Much of Raury's comments seem to echo those of London based singer FKA twigs' recent comments to The Guardian of her hatred towards the term "alternative R&B" when describing her music. Both, similar to the previously mentioned Raven-Symone (who recently spoke on her sexuality and her identification as an "African" American), want to simply be individuals instead of being placed into carefully crafted boxes set by a society that doesn't quite understand them. Raury believes more people should speak up on what they believe in instead of trying to keep the peace. "I feel like a lot of people don't speak towards it, probably because some artists don't care or some artists are afraid of offending the culture they're speaking out against. Like... you don't want it to come across like you don't want to be a part of it or you're ashamed of it. I'm not pushing it away at all, that's what I'm saying! I embrace it, I love my ni**as, like, whatever! But at the same time, I know who I am and I know what I can do and I don't appreciate the mask is that everyone is under the consensus that Raury is a rapper. I find myself in conversations with people who are in completely other worlds. I don't get it!"


Indigo Child

However you describe the Indigo Child project, Raury is undoubtedly proud of what he has created and the impact it's having across the internet. "[The response has] been greater than I expected. Everything I wanted and more. Getting word from my fans on why I make music or why I create music is simply to really change, affect and influence the lives of my fans for the better."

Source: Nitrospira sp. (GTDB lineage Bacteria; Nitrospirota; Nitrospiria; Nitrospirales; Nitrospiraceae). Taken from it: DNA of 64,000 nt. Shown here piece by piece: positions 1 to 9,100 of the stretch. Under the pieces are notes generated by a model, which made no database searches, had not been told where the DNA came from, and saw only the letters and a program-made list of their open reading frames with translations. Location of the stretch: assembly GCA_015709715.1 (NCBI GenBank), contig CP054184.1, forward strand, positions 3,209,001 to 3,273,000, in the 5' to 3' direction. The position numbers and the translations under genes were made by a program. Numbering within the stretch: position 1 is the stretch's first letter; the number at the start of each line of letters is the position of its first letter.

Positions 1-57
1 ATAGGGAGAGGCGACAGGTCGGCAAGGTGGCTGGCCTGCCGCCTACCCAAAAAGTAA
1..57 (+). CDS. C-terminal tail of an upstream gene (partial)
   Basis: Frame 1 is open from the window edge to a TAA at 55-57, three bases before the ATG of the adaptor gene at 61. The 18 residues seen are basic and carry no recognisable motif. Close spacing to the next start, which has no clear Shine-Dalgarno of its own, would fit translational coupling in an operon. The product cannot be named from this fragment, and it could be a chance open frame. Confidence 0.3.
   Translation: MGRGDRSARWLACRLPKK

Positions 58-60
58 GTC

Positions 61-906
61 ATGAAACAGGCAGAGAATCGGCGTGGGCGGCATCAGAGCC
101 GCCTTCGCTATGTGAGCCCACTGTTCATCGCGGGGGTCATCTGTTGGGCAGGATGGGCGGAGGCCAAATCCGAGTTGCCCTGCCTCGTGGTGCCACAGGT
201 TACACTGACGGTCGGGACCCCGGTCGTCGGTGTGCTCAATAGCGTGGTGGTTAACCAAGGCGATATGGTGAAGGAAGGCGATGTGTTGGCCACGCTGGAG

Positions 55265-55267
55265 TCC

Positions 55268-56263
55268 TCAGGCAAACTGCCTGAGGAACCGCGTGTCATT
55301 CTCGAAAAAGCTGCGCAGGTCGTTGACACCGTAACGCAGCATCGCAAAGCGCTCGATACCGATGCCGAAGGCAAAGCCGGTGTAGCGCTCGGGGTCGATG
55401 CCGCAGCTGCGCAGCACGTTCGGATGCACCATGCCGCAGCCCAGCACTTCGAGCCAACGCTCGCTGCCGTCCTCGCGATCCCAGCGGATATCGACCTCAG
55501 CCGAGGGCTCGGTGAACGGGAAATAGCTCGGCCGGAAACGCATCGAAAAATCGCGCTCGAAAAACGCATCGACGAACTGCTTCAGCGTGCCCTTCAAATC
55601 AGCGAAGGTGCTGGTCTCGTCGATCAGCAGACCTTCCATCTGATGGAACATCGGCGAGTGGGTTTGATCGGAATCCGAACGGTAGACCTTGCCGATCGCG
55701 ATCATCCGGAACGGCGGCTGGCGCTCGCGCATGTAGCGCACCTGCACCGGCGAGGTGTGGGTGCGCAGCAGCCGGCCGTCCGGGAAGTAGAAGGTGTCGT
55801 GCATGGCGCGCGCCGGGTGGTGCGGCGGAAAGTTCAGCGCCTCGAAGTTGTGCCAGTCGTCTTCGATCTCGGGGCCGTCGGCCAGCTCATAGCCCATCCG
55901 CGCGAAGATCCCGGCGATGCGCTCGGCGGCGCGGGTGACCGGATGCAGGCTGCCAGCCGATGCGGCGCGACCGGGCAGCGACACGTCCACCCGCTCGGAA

It's those tweets from people who have happened to come across his music and those that use it as inspiration that he loves the most. "I'm very aware that the music you create affects your life; it eventually becomes what you live through and how you live your everyday life. What you feed into your mind, it eventually becomes your value, your morals and your actions' whether you know it or not. Music changed my life, that [Kid Cudi album] Man on the Moon had pushed me to chase my dream and got me here. If it wasn't for that album, I wouldn't be here; I can say that a million times in every interview I do, I don't give a damn! That is why I chased the dream all the way because I heard it when I was 14 and it pushed me. I was in a really dark place when I heard it too. I just want... in the next five to ten years, of course a Grammy and all the great things and achievements and platinum albums, things like that would be amazing. But overall I definitely want at least 10 or 20 million people to say that their lives were a lot better, a lot easier, my album pushed to do more for them and that's what they did and that's what happened. As far as the reception from Indigo Child, that's exactly what's happening on a certain scale; I'm getting tweets from fans like 'Going to school is so much easier because I can listen to this song.' Like, it's making going to school a lot easier, studying a lot easier, whether they've got to write some essay, they put on Indigo Child while they do it. Not even just that, but they simply hear it for enjoyment. Someone tweeted me saying 'Bout to put on Indigo Child and drive through the mountains.' I'm glad I have that kind of music you can drive through the mountains with or skydive to and do what you wouldn't usually do and really push yourself and become a better you throughout the process."